"We both find satisfaction. Only one of us finds truth. Now tell me, who is more likely to have truth, the movie directors or the Truth Himself?"
"So long as you reserve the right to define your deity as the embodiment of truth, you will never lose this argument."Smyrna smiled, "And if we define Him as anything else, He isn't God anymore, and you win this argument."
Nic returned to studying the successful methods of his scientific colleague at fire inducement. Apparently the reduced surface area of the wound up log of paper gave it more sustainability. In the case of natural disaster, natural selection might favor Christians after all.
They both sat there looking at the fire for a moment longer, then Smyrna retreated to a corner of the room, behind a pile of junk. Nic listened to the silence for a moment, then returned to the infinitesimally small hum and hiss of the embers. The old man was praying, undoubtedly.
The ex-governor considered his options among plans. He had the weapon, both of them, the virus and the Red Rain. The best part was that no one knew it, which gave him more time. Still, Nic could barely make sense of his own actions. He had never really decided on what his true course was. He had played off both sides when it came to contracting to make Red Rain happen. He had then abandoned one of them in randomly escaping, but here he was unwilling to give over his weapon to the others. He did not like the anarchists idealism, or their methods of procuring it, nor did he like the fascists and their totalitarian arrogance. In the words of a fantastic creature from a centuries old epic, he was on no one's side, because no one was on his side.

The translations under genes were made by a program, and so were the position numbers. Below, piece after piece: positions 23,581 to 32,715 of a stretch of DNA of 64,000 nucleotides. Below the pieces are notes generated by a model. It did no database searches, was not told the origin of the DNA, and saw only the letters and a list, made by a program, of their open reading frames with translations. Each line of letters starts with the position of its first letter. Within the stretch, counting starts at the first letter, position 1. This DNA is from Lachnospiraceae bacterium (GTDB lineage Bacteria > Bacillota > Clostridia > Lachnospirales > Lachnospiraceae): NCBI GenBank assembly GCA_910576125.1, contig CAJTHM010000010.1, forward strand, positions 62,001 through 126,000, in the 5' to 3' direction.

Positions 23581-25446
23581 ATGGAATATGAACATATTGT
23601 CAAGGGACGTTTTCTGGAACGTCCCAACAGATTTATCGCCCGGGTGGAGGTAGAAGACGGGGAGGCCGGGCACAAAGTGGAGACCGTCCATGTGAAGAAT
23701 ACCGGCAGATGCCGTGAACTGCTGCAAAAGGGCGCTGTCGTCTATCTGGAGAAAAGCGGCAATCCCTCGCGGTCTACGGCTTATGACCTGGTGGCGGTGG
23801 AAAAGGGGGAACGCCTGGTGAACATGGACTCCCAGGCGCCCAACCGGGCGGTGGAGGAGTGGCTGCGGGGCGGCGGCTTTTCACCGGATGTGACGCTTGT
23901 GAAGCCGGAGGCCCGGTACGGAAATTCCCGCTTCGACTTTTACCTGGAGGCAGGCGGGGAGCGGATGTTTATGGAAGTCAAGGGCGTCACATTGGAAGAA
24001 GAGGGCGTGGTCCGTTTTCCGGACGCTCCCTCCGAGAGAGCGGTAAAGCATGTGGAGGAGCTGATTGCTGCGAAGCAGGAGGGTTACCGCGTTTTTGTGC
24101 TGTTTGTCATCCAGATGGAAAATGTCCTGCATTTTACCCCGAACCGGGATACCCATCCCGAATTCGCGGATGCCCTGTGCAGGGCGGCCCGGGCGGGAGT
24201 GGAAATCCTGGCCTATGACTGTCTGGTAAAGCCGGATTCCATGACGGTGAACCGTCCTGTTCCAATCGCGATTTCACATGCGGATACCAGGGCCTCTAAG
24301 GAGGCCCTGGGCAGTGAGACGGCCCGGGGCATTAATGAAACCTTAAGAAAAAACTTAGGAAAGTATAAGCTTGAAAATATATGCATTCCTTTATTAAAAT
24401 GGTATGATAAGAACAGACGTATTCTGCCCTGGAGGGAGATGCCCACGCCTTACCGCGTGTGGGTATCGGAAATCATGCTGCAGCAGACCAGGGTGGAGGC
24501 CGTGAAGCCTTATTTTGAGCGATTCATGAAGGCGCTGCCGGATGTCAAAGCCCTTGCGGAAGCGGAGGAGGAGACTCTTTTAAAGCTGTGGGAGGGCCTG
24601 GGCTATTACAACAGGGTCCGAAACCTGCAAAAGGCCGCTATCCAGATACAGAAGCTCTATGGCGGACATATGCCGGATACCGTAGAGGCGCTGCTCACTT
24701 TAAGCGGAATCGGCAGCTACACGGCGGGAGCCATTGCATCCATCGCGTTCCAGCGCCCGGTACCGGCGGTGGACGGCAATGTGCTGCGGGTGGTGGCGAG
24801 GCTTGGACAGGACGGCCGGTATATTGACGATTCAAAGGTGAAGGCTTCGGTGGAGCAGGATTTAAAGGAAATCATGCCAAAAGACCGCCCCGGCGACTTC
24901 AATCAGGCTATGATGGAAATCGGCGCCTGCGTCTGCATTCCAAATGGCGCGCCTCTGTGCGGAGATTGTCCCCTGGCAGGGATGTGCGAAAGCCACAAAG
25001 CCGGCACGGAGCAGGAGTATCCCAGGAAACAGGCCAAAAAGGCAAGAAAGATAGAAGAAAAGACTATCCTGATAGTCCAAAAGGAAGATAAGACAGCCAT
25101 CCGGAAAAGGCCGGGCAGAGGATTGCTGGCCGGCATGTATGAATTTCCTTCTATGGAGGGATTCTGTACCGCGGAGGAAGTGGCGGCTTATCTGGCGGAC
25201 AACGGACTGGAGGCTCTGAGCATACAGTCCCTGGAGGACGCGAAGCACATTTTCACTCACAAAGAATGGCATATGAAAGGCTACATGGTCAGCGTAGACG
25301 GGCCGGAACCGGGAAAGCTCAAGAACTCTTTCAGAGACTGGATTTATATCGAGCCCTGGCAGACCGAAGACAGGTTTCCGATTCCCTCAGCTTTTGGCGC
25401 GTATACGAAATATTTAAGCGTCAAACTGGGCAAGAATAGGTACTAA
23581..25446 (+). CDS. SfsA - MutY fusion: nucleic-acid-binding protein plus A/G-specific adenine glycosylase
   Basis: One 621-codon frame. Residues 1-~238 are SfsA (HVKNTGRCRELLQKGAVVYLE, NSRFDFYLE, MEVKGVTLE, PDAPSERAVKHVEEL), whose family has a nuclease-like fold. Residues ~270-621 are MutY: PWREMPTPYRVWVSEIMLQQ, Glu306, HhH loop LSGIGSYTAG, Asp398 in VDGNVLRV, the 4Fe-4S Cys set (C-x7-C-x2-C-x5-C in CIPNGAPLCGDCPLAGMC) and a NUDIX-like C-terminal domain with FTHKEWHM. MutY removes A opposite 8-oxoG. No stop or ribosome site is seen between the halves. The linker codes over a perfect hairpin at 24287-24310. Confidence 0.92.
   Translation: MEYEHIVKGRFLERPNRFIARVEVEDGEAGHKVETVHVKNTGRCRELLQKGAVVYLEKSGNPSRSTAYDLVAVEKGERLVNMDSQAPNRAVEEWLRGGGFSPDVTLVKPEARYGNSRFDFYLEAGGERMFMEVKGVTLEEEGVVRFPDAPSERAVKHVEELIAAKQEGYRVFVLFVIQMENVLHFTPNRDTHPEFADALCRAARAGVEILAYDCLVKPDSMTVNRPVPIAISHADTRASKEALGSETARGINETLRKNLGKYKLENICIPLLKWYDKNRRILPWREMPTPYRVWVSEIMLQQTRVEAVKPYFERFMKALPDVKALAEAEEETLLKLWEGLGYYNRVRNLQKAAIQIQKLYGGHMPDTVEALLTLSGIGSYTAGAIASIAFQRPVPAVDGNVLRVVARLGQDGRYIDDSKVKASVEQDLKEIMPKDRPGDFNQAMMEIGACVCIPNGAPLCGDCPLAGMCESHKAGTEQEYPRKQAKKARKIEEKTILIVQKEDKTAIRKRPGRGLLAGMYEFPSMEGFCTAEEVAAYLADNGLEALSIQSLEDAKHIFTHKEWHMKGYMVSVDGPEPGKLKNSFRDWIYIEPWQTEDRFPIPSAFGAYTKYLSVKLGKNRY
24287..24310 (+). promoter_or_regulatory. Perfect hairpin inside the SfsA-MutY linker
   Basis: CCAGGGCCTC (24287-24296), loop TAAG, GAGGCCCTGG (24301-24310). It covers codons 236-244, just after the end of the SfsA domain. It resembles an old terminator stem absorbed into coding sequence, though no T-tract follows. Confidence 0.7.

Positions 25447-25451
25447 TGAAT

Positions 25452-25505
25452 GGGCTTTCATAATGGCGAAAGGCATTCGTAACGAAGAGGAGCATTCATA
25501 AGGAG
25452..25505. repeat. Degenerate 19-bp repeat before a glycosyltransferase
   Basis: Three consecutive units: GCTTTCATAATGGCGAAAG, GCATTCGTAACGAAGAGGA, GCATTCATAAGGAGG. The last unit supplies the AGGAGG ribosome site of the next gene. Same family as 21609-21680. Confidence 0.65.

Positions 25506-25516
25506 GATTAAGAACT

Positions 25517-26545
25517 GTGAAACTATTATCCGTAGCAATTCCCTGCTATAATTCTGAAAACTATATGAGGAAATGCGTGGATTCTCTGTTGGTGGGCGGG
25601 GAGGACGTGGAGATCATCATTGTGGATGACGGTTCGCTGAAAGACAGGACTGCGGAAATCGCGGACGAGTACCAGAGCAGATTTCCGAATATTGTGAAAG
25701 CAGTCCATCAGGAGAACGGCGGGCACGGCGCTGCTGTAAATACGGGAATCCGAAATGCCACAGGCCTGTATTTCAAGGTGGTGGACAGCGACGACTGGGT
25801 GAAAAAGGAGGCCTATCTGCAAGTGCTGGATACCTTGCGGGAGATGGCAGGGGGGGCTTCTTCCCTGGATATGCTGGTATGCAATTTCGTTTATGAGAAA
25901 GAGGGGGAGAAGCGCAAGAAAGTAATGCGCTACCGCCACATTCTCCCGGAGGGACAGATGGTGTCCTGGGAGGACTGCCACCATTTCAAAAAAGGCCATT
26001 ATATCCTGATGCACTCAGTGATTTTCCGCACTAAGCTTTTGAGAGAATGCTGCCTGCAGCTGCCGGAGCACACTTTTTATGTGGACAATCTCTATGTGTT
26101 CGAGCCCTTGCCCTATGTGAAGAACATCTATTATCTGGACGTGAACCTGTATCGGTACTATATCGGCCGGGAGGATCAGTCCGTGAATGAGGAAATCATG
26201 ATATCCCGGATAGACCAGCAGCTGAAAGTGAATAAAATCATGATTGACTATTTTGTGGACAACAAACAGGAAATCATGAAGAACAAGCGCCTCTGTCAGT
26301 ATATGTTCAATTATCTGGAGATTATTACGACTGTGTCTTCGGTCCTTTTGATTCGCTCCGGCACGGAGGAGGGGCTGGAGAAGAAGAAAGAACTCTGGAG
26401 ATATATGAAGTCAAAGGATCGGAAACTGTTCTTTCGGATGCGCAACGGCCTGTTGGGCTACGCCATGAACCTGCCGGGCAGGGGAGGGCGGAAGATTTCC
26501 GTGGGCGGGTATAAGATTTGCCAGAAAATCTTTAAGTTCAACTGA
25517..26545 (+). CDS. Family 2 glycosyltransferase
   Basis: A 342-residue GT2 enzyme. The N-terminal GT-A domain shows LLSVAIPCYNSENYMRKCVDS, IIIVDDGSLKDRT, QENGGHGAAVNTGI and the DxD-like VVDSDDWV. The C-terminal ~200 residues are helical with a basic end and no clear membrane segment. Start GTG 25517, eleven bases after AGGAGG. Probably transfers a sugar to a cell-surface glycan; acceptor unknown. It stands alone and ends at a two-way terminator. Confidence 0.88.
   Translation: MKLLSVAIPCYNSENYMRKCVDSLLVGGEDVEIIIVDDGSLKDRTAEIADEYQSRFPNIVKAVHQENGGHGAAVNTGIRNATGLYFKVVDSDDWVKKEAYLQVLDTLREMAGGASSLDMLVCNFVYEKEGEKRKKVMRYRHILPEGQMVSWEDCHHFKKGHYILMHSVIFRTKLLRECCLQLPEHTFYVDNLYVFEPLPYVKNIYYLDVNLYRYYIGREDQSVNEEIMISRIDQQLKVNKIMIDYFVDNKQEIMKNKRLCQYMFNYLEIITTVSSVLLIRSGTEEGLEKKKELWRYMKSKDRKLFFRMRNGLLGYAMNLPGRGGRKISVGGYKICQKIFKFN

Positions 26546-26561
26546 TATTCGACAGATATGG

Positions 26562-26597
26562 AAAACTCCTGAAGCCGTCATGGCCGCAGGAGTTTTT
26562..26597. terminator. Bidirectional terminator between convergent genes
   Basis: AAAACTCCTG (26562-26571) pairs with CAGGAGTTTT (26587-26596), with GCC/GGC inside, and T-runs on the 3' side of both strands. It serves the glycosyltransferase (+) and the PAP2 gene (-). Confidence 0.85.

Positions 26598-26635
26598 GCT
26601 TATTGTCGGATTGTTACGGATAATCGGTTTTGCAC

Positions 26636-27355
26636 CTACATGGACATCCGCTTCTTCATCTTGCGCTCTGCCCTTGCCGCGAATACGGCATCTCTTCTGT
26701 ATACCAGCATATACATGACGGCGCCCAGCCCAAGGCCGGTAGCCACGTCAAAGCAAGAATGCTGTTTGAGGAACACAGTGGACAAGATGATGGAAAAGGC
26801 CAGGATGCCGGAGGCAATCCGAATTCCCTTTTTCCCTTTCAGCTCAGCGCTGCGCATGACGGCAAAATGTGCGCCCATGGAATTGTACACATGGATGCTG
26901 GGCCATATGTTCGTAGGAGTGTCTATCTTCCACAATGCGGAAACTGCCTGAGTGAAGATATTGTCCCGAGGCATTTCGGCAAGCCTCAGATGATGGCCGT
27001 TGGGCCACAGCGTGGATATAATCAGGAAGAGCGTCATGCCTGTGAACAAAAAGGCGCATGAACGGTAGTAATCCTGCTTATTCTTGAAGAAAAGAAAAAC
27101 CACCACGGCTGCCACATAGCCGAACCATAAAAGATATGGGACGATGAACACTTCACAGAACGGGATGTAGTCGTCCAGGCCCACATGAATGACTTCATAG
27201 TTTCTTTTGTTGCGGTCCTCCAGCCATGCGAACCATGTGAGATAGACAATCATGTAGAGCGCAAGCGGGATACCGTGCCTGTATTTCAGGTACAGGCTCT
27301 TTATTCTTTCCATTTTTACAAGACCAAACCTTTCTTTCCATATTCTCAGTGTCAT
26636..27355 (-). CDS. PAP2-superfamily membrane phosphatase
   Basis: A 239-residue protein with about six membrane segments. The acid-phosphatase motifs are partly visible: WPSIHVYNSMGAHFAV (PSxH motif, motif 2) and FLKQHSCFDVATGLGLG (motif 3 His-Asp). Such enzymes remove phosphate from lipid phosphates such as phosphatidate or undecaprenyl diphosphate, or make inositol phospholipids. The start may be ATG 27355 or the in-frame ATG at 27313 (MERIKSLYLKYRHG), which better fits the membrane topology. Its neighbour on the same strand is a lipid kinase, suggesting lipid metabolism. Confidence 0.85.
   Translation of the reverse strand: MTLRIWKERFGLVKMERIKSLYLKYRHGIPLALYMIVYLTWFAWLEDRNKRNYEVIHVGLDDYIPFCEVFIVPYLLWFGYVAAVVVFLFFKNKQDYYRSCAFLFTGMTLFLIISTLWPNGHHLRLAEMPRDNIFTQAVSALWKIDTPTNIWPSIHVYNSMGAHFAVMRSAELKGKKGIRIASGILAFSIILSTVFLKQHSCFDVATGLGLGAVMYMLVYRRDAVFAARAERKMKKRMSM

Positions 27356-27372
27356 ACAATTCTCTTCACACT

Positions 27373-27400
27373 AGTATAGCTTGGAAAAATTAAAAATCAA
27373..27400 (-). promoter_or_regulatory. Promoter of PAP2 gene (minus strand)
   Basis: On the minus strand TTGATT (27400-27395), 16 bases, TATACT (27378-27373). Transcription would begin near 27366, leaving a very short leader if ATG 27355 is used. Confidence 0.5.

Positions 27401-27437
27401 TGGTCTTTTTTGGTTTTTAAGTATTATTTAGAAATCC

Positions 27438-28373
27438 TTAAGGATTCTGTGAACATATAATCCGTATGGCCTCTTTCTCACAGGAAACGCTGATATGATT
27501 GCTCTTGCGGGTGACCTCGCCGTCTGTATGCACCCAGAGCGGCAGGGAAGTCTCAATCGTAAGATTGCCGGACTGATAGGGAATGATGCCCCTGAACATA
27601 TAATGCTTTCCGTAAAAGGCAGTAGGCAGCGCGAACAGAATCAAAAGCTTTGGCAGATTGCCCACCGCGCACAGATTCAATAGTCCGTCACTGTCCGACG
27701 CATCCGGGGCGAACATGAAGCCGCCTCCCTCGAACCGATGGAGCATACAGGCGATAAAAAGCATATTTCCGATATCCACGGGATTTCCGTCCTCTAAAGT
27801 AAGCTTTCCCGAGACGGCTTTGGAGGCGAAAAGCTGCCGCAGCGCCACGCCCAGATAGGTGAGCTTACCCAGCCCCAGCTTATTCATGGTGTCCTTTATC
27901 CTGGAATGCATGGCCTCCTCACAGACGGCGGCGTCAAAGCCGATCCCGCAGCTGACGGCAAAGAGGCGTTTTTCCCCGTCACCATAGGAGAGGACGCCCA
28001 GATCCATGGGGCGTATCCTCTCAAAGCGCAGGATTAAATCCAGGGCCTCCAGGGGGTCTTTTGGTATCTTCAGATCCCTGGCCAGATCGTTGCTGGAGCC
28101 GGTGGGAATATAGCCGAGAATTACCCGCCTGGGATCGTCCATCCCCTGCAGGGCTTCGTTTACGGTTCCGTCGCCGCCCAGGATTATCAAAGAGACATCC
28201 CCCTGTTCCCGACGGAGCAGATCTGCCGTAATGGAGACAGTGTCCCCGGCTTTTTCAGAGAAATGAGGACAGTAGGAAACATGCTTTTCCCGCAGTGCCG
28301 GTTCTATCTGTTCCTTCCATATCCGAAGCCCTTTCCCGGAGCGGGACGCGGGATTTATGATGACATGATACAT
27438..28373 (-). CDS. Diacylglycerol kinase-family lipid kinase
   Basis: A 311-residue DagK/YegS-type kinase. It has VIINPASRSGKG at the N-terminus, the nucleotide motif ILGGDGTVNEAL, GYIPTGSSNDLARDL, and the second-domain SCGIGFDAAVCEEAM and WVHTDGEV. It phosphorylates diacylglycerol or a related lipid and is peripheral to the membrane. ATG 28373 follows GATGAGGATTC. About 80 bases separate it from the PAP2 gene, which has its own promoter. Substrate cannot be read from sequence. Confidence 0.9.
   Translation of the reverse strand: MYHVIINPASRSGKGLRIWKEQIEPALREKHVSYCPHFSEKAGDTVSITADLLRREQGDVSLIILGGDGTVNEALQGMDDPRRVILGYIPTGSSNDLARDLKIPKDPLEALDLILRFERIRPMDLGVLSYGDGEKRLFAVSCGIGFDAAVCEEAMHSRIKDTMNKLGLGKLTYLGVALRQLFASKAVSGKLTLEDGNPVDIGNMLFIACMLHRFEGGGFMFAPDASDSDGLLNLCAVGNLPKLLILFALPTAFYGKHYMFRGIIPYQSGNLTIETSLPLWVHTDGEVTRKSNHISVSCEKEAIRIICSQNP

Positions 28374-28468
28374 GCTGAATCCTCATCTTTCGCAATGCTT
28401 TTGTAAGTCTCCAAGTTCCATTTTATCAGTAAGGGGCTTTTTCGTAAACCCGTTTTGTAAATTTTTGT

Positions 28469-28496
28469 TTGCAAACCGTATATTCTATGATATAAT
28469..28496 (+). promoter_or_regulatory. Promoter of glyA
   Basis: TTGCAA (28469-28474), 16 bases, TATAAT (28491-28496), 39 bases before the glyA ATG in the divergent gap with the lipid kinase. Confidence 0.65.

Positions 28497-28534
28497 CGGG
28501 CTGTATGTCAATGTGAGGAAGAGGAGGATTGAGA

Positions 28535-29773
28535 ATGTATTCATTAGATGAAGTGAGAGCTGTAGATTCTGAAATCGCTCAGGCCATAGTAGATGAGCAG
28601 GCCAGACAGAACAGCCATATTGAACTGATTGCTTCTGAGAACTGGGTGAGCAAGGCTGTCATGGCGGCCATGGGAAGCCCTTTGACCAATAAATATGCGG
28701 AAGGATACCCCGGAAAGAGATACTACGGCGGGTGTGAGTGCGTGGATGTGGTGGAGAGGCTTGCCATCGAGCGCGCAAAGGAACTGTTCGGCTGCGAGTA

Or maybe in his case it was the opposite. No one would take the Dr. Nic who could defeat them at anything except maybe running a marathon. No one would take the man who had been evicted to Mars and there been one step from being history's greatest terrorist. The school valedictorian with a criminal record. And now, apparently, he was nothing more than a loose end to a group of religious vagabonds that lived like worms. Only a few people had ever really tolerated his contradictions, and only two had loved him despite his volatile tendencies. Cea had stuck with him always, an essential support. They had taken the other one.
No matter the craze of his circumstances, Nic remained calm for one reason. He knew he had the trump card. He was in control here. If captured, all he had to do was plea bargain his way to freedom by offering Red Rain in return for whatever he wanted.
What he most wanted, though, was to be back on the red planet. Back away from all these frivolous people who seemed to all be either caught up in worshiping a God or persecuting those that did.
There was a stirring over on the female side of the room. Nic turned, but his eyes had adjusted to the firelight, and looking into the darkness he could see nothing. He listened, trying to guess who it was. A sudden sniff that had stifled a gasp told him. It was that Christian girl named after one of the oldest cities in North America.
Nic felt the eye-contact at the same time. He turned back to the fire, but it hardly lessened the awkwardness. Nic made a joke of the situation, "Don't worry, it isn't Hell. I know that it is dark, and there is a fire, and I am here, but that doesn't make it Hell. If I remember right, Hell has something about dragons and sulfur and stuff."
Philadelphia just stood in the semi-dark in the same clothes she had worn since she escaped from her own prison. That wasn't the same Nic she had dealt with before.
(to be continued after I go eat dinner)